More like “AFA’s former attorney”

  • 8. Brett  |  March 2, 2011 at 10:57 am

    Here’s another important point- the “game” didn’t begin at 0-0, it started at 50-0 with their side ahead. Not exactly fair. Yes, the “score” is now 45-5 but we have the ball and we have the momentum!

    • 9. AnonyGrl  |  March 2, 2011 at 12:17 pm

      Excellent point.

    • 10. Rhie  |  March 4, 2011 at 5:41 pm

      Agreed. Excellent analogy.

      Tony Perkins last point is really the big one: He assumes this is a Christian nation, as he defines Christianity. He assumes everyone in this nation is a Christian, like him. If they aren’t, they are abnormals who should be forced to like under One True Christian Morality for their own good.

    • 11. Rhie  |  March 4, 2011 at 5:46 pm

      Ergh what I wouldn’t give for an edit button…

      When Perkins says 45-5 he is implying that the 45 are against marriage equality. That number is actually only 7. 7 states have a state DOMA amendment. So, the game is really 7-5 with the momentum on the side of the equality. The game has also just begun.

      • 12. Alyson  |  March 5, 2011 at 8:42 pm

        Where are you getting 7? I find 30 or more depending on what kind of marriage restriction you are talking about. Would love to think only 7 are against us but this site counts closer to what I heard.

        • 13. Rhie  |  March 5, 2011 at 8:57 pm

          Wiki actually has a better map. Was just counting at a glance, misread the number. There are 9 amendments that ban marriage equality but a further 21 with amendments barring other combinations of marriages, civil unions, etc. so yea, 30 states.

          The interesting thing is how quickly this all happened. 1996 was the FIRST legal definition of marriage between a man and a woman in the us. Not 1776.


        • 14. Mark M (Seattle)  |  March 5, 2011 at 9:05 pm

          Looks like 31 to me :-(


        • 15. Kathleen  |  March 6, 2011 at 12:40 am

          Some states have constitutional amendments; others have legislation, without having amended their constitutions. I think that’s why you’re seeing different numbers.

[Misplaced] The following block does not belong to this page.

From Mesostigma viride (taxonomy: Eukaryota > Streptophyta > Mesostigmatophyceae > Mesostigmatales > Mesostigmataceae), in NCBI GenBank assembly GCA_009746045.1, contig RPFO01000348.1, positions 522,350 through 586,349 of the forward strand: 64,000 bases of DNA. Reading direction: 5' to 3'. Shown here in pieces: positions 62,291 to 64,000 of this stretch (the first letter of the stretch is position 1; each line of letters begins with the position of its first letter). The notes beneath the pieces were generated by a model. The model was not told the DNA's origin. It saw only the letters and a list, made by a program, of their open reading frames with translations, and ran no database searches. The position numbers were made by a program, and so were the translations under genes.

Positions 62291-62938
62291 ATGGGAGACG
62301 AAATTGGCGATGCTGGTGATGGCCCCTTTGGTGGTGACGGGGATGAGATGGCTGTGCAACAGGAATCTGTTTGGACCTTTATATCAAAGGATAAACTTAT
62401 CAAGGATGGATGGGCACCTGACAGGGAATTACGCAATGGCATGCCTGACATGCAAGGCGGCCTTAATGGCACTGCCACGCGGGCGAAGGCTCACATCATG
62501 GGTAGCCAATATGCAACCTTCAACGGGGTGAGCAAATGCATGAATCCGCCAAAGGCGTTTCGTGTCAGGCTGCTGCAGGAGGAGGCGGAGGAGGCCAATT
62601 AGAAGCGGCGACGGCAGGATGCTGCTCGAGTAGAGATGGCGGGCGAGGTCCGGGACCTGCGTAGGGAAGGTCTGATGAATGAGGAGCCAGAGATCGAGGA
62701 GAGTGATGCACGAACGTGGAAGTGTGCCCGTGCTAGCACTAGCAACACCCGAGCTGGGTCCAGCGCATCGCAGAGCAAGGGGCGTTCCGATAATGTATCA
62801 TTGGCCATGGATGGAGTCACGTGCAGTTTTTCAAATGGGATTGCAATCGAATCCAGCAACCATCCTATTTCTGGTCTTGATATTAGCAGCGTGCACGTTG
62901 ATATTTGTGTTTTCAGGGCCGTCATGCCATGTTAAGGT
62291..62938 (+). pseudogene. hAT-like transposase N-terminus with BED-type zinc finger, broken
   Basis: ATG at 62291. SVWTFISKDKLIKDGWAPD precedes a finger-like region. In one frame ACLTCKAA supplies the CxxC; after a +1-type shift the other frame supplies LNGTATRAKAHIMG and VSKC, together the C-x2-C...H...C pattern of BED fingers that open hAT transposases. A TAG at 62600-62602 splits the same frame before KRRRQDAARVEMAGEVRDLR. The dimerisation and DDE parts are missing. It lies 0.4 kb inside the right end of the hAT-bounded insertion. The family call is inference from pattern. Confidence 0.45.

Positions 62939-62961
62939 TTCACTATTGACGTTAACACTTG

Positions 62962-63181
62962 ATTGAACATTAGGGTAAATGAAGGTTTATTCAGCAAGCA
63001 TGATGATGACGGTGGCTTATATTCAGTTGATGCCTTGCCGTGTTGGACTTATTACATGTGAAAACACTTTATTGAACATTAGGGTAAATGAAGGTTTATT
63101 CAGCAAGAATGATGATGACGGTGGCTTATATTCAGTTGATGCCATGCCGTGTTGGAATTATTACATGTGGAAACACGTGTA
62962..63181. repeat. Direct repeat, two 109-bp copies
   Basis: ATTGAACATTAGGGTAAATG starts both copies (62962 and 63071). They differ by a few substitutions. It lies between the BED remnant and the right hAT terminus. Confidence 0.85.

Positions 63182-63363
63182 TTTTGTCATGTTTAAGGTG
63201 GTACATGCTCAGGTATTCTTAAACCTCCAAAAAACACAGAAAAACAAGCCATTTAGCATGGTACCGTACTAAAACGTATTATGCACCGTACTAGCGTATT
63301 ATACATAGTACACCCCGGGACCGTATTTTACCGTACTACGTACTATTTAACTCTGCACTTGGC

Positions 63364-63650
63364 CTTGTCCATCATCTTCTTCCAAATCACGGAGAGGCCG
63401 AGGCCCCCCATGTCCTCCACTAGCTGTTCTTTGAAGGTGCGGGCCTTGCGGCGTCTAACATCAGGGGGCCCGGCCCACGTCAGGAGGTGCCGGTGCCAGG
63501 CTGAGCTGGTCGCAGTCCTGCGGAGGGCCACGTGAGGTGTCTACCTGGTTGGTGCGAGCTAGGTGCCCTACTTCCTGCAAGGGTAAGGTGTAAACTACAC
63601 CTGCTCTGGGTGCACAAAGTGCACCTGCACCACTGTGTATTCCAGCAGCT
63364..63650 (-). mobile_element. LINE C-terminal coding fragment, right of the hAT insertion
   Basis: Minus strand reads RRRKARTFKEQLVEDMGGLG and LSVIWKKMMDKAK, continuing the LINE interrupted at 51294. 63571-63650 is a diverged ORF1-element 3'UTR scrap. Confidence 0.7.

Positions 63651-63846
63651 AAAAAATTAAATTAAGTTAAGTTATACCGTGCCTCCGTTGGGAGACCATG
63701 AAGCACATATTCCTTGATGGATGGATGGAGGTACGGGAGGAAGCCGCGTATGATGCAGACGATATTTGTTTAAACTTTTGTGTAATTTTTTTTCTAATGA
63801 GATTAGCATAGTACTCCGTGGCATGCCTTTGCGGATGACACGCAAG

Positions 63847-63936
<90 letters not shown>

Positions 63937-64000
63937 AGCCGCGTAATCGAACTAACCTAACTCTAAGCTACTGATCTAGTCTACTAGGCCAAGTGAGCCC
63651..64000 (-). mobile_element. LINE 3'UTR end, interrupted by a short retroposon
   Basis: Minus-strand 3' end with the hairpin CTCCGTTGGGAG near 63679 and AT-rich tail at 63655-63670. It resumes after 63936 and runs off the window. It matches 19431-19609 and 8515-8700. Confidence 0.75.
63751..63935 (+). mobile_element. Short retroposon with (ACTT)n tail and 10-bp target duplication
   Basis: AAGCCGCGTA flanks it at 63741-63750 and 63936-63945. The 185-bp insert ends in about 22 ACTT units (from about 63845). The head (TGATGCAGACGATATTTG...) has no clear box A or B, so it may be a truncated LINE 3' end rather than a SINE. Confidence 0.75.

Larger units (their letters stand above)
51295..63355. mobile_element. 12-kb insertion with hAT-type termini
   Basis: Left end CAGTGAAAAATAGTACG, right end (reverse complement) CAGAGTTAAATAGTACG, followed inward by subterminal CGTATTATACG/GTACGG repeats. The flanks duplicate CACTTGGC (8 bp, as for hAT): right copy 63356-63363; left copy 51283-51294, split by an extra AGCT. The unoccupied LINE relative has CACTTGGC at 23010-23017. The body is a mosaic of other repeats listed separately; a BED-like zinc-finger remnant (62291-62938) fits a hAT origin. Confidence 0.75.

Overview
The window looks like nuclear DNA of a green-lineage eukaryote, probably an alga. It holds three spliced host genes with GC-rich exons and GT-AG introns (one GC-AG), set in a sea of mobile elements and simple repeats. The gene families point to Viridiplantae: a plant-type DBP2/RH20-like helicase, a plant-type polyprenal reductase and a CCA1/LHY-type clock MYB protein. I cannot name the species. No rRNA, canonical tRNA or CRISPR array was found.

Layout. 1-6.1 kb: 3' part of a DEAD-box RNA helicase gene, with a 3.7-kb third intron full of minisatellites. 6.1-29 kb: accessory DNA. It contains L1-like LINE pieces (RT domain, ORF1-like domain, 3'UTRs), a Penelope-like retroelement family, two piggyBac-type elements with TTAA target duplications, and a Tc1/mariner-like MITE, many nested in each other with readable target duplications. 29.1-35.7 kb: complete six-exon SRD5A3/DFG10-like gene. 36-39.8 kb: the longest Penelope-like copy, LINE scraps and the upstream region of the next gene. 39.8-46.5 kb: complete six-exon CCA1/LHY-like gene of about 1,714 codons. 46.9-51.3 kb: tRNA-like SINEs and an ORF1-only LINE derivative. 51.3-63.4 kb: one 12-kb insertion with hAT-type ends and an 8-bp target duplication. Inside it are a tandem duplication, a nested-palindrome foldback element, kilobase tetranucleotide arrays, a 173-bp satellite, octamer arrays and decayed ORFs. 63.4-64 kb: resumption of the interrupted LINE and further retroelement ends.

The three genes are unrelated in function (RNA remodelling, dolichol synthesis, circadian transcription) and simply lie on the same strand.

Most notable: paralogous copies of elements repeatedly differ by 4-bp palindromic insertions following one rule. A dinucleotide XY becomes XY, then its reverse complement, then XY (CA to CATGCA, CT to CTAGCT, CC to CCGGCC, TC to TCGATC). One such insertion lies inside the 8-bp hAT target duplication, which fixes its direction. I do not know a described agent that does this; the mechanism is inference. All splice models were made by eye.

• 16. Straight Ally #3008  |  March 2, 2011 at 11:04 am

    You know what side people like Tony were on during slavery, women’s suffrage, and Jim Crow.

  • 17. James Sweet  |  March 2, 2011 at 11:05 am

    I’ve got some numbers for Mr. Perkins: 43-40.

    The 2010 General Social Survey data was released to the public last week, and for the first time ever in the GSS, more Americans favored same-sex marriage (43%) than opposed (40%).

    Or I’ve got another score: 4-zip. During the time that the GSS has asked about same sex marriage, four times approval was significantly higher than the previous times, and at no time did it decline.

    The anti-equality folks are going to really regret hitching their train to argumentum ad populum. Not going to work out well for them…

  • 20. Alan E.  |  March 2, 2011 at 11:06 am

    Everyone MUST read this online magazine. It was created by queer students at a christian college, and these students have opened themselves up in a powerful way. Unfortunately, they had to remain anonymous for their protection, but it’s still a great read.


    Hemant Mehta has a great write-up about it, too.

    • 21. Straight Ally #3008  |  March 2, 2011 at 12:46 pm

      We need this kind of Christianity to supplant fundamentalism. And mark my words, I may not live to see it, but one day fundamentalists of the future will go on and on about how they always supported equal treatment of LGBT folks. Just like…ahem…they always opposed slavery.

  • 22. Ronnie  |  March 2, 2011 at 11:07 am

    (rolls eyes at Tony Perkins)…..he used the word “sin”…therefore his entire statement leading into the use of that word in null-in-void, irrelevant & deemed insufficient since it pertains to his religion…his religion is not my religion, his religion is NOT the law, & demanding that I or any American adhere to his religious tenets is a violation of our 1st amendment rights…..

    “I would want other Christians to call me to repentance.“……LGBT & Straight Christians are calling him to repentance…whether he thinks they are Christian or not is irrelevant since they are entitled to “Freedom of Religion & the free exercise thereof” as American Citizens…so Perkins = FAIL…..what an embarrassingly pathetic little man (& I use the word “man” looser then a alley tomcat in heat…the word “man” implies he actually has a pair….just saying)….. 8 /…Ronnie

  • 23. Sagesse  |  March 2, 2011 at 11:24 am

    USA Today. Because of his association with FRC, an officially designated hate group, he is being marginalized. Of course the Washington Post now lets Brian Brown post in his spot on the opinion page, but progress is progress.